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Why Do Some People Develop Diabetes and Others Don’t?

By Lenny Salzberg, M.D.

May 2020

Risk factors for type 2 diabetes

Why do some people develop diabetes, and others don’t? Lifestyle and environmental factors account for the majority of the diabetes epidemic. We know that an energy-dense Western-style diet (food trucks, anyone?) and a sedentary lifestyle (thanks, COVID-19 L) are responsible for the epidemic of obesity, and that obesity often leads to diabetes. But not everyone who is obese gets diabetes, and not everyone with diabetes is obese! Why???

Genetics! Scientists have already identified 500 genes that are associated with type 2 diabetes, which together account for 20% of the predisposition to type 2 diabetes. But genes don’t explain everything. In addition to genetic factors, there are “epigenetic” factors, which are influences outside the DNA. These include things like aging, the environment, and exposure to substances during gestation. For example, prenatal exposure to famine has been associated with a higher risk of developing type 2 diabetes. Also, the children of women who have gestational diabetes are eight times more likely to develop diabetes themselves! So, if you don’t want your baby to grow up to have diabetes, don’t get pregnant during a famine, but if you must, don’t get diabetes while you are pregnant!

What are some surprising risk factors for diabetes? Many of us know about the risks incurred by lack of exercise and by drinking Mountain Dew and other sugar-sweetened beverages (e.g. sweet tea). But did you know that eating a low fiber diet, not sleeping enough, and even exposure to loud road noise are all independent risk factors for diabetes? Did you know that drinking 3 or more cups of coffee (either caffeinated or decaffeinated) is associated with a lower risk of diabetes?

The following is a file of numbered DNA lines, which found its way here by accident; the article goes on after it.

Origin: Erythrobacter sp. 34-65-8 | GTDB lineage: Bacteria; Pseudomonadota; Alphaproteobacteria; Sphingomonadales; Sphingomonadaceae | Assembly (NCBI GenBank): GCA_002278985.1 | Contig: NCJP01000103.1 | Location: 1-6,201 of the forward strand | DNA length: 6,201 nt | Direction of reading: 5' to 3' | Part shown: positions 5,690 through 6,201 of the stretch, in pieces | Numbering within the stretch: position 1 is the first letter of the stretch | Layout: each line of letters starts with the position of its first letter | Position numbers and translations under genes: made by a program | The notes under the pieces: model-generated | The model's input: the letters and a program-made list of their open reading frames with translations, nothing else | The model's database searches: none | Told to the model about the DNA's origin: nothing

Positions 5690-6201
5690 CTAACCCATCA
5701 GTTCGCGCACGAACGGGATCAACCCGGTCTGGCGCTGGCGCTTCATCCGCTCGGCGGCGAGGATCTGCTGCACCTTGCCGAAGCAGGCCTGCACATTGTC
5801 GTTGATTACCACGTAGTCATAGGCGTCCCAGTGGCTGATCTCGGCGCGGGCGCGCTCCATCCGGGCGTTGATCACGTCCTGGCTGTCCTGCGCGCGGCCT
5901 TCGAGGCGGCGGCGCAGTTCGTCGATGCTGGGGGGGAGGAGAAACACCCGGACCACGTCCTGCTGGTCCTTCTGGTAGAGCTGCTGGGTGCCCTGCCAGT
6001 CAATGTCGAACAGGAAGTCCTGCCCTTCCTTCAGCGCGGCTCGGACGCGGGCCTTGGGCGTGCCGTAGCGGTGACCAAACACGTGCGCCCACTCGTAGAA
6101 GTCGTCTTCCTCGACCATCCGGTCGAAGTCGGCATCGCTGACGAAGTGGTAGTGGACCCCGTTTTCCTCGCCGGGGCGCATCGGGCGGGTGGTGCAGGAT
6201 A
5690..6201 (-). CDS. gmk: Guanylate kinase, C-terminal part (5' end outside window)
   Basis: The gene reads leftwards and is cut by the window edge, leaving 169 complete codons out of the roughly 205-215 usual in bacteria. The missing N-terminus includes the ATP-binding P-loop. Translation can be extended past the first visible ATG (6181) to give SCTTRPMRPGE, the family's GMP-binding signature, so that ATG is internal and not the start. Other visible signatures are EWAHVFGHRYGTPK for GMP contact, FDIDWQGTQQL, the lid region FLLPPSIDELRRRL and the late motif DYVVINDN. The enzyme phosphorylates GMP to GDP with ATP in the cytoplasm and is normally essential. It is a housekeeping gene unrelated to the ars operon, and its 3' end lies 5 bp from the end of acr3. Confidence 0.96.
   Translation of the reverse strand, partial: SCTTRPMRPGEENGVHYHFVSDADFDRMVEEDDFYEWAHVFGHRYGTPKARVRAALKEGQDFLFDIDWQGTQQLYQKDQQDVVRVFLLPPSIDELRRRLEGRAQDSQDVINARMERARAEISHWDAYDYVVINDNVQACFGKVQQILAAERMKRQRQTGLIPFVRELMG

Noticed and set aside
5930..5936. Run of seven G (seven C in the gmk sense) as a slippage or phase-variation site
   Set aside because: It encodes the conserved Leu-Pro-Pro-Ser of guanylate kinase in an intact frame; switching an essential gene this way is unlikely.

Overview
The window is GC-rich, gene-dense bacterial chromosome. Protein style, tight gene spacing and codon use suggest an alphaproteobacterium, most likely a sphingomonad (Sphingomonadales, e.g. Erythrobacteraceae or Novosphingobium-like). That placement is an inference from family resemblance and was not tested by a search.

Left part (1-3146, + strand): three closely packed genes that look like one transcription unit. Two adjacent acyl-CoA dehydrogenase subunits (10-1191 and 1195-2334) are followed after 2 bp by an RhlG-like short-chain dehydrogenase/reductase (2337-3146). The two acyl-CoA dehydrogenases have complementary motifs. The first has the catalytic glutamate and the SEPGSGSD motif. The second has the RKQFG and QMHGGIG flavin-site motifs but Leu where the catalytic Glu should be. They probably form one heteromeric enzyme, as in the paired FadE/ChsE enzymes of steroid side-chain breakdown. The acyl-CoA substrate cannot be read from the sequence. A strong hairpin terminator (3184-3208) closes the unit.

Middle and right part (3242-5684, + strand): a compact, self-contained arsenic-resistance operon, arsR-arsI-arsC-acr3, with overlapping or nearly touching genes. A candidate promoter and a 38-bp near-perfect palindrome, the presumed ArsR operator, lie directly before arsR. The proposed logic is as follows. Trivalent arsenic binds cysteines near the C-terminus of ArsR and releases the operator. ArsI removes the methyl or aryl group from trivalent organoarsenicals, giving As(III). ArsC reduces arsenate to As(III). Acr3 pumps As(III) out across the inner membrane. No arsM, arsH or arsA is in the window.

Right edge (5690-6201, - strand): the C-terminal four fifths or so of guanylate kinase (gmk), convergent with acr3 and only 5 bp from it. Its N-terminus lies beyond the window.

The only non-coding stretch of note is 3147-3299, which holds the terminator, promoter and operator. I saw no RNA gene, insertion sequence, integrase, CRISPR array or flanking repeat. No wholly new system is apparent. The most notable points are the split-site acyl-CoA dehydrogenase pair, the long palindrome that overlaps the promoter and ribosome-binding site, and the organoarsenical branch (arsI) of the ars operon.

The Microbiome

One of the frontiers in diabetes risk management involves our complex intestinal ecosystem: the “gut microbiome.” The gut is nearly sterile at birth. However, by age three, the gut has acquired most of the microbes that will be present through adulthood. These microscopic organisms (certain types of bacteria, fungi, and viruses) share a symbiotic relationship with the lining of the gut.

The two main types of bacteria in the gut are called Firmicutes and Bacteroidetes. Firmicutes are found predominantly in the small intestines, while Bacteroidetes reside mostly in the colon. These bacteria are involved in nutrient metabolism, drug metabolism, maintenance of the gut lining, and protection against pathogens. Dysbiosis (an imbalance of gut microbes) occurs as a result of an unhealthy diet, antibiotic treatment, or chronic infection. In one study, four days of a meat-based diet rapidly decreased the abundance of Firmicutes in the gut. Who would have thought that eating meat was bad for us? Also, it has been shown that the guts of patients with diabetes and prediabetes have fewer of the type of bacteria that change carbohydrates into short-chain fatty acids (SCFAs). SCFAs affect metabolism, energy balance, and the stability of the immune system.

Strategies to prevent and treat diabetes through manipulation of the gut microbiome are being developed. We know that you can help your own microbiome by consuming “prebiotics”, like vegetables and fruit. Probiotics, like kefir and yogurt, may also improve your gut microbiome! In the meantime, pick your parents well, eat a high fiber diet, avoid meat, drink a lot of coffee AND get enough sleep, and try not to live next to a highway! Good luck!